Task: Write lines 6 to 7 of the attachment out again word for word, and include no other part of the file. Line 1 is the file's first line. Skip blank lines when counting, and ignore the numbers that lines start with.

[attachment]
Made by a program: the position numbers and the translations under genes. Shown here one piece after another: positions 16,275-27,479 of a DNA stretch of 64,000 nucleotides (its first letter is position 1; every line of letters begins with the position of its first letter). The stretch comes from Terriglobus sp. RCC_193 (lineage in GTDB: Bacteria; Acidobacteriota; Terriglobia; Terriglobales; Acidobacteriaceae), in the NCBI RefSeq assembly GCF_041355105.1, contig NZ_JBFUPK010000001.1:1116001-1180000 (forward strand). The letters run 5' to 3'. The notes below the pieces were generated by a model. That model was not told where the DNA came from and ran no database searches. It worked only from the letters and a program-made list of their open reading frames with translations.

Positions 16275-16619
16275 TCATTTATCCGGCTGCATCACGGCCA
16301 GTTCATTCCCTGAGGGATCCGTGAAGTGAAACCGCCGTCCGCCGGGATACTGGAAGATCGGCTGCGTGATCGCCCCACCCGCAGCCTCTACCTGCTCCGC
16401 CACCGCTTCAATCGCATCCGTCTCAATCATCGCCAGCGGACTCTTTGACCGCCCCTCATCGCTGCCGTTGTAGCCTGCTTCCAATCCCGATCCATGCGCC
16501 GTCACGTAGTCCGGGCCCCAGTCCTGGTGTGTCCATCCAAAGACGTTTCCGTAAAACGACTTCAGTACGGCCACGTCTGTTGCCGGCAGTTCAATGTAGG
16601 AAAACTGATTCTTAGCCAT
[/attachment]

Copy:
16501 GTCACGTAGTCCGGGCCCCAGTCCTGGTGTGTCCATCCAAAGACGTTTCCGTAAAACGACTTCAGTACGGCCACGTCTGTTGCCGGCAGTTCAATGTAGG
16601 AAAACTGATTCTTAGCCAT